Hamburg, Eastern Cape, South Africa
Hamburg is located in the Amatole District Municipality on the Eastern Cape coast, approximately 35 km south west of East London. The town was established in 1857, comprising of a mixture between the British descendents, German settlers and isiXhosa people. Currently, the town is home to approximately 3000 inhabitants, most of which are highly dependent on natural resources.
The larger part of the Hamburg community engages in a primarily subsistence lifestyle through herding cattle and small-scale agriculture. There is a trend among the younger generation, whereby, specifically males are migrating to larger urban centres in search of employment opportunities to improve their lives. HIV is also highly prevalent in the community, exacerbating the hardships for many families. A small part of the population is made up by wealthier holiday makers and retirees, enjoying the beautiful scenery around the beach and river mouth.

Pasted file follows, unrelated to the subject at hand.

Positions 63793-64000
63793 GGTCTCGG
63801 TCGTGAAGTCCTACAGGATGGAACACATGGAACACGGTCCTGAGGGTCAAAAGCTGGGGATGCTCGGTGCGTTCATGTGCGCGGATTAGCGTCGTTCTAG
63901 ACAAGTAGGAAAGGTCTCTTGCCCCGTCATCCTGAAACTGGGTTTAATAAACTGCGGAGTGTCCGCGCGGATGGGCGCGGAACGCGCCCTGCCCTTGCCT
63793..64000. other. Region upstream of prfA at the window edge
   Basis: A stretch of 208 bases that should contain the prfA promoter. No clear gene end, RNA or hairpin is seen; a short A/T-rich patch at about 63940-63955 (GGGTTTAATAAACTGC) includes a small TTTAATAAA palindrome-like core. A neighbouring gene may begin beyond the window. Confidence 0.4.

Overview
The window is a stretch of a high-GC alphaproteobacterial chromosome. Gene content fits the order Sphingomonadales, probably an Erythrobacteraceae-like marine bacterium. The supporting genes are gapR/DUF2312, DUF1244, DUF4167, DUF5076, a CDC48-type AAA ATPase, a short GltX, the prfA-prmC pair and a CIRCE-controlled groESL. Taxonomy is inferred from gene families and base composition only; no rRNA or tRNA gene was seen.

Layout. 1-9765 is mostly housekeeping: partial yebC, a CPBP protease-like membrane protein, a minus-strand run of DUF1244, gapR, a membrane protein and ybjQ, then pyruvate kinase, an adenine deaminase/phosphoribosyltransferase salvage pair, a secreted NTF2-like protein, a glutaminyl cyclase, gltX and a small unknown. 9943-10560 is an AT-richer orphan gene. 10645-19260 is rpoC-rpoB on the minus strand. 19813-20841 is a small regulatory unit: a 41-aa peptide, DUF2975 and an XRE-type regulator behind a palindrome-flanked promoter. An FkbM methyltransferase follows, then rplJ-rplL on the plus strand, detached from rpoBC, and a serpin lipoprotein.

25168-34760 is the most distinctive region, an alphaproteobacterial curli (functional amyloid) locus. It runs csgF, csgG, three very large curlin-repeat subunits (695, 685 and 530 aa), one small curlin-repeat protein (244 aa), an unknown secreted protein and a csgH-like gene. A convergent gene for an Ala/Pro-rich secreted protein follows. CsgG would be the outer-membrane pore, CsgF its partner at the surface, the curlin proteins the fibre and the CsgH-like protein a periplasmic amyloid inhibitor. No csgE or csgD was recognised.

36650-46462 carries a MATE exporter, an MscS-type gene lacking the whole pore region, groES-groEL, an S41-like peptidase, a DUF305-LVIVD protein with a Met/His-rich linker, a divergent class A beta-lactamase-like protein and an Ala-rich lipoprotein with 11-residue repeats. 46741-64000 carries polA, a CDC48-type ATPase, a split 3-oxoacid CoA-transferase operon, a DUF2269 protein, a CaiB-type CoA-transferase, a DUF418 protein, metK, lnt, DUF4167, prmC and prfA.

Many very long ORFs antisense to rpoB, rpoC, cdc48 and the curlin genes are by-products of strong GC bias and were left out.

One of the most noticeable natural features in the region is the Keiskamma River Estuary, which is ecologically important as a biodiversity hotspot. There is however a high demand for natural resources in the area which impacts on the estuary, and ultimately peoples’ livelihood. The majority of the local population practices fishing and gathering of other living marine resources in the intertidal zone, including Abalone poaching. During the holiday season there is a large influx of tourists who either come stay in holiday houses or camp on the banks of the river. The predominant past-time is fishing along the river - and Hamburg has a reputation for producing some large trophies. Recently small-scale tourist activities started where tourists can interact with the local community.
Hamburg is a real gem. One hopes that making Hamburg a demonstration site may help to unlock its potential for all the inhabitants, many of whom are poor and finding it difficult to make ends meet. The question is how to do this? Undoubtedly the effective protection of the natural resources will play a crucial role in realising the economic potential of this beautiful area. An acceptable way of involving local community members in the management of the conservation and development must be found before this will happen. Harvesting of marine products may have to be controlled differently in order to draw tourists to the area. This aspect needs to be analysed more robustly in order to determine what all of the elements are that have to be addressed.
Just released: New Hamburg Local Economic Development plan